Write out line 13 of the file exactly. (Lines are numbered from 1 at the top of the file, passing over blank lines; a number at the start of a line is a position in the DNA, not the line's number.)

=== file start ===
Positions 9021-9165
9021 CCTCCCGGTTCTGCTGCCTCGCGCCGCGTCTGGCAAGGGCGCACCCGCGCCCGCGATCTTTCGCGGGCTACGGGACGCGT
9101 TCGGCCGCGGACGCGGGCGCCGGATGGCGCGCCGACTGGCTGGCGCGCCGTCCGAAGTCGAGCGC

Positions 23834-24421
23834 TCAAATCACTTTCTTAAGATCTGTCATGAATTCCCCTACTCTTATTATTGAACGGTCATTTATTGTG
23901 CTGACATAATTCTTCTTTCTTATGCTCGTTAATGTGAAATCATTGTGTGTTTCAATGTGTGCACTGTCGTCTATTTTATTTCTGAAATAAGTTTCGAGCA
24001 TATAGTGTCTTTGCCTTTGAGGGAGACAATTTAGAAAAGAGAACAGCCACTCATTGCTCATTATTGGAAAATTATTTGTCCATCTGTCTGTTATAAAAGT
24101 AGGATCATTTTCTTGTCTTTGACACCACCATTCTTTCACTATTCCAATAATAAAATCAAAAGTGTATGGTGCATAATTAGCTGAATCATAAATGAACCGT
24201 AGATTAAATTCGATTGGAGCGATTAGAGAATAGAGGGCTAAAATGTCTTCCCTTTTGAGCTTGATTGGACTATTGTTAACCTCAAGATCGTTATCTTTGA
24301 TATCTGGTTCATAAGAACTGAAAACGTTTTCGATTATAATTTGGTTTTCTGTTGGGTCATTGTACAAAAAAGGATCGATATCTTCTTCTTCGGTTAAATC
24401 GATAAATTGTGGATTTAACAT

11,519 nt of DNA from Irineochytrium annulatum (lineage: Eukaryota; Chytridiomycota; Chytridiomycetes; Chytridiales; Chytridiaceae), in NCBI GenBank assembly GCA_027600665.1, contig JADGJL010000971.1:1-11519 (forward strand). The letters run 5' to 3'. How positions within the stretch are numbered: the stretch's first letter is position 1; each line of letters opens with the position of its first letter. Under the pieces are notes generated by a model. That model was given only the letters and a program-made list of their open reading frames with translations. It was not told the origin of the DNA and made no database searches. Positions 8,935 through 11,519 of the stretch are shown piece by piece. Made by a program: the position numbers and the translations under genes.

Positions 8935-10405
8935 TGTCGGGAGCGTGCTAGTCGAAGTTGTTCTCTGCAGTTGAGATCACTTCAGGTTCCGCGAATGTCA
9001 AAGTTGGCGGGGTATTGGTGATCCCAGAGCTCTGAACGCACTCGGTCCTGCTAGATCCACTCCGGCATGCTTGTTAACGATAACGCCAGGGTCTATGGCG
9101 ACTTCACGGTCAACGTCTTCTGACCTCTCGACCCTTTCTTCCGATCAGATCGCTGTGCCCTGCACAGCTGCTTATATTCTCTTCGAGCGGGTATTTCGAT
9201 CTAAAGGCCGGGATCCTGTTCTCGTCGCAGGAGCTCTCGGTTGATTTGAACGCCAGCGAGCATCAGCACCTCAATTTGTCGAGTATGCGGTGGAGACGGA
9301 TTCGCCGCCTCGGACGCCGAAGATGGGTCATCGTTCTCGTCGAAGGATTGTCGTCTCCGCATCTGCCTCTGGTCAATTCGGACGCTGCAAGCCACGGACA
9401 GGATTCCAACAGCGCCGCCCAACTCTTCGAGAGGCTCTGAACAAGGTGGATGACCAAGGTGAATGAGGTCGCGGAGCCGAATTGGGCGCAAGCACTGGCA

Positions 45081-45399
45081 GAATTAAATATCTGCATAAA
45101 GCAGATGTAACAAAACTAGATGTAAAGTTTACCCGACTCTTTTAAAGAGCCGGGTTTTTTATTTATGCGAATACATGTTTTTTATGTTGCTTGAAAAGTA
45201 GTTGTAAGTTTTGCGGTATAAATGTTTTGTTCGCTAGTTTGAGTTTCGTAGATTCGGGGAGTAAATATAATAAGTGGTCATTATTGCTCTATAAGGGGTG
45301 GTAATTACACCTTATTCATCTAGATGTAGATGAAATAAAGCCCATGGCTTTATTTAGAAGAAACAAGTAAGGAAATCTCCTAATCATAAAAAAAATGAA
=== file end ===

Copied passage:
Positions 8935-10405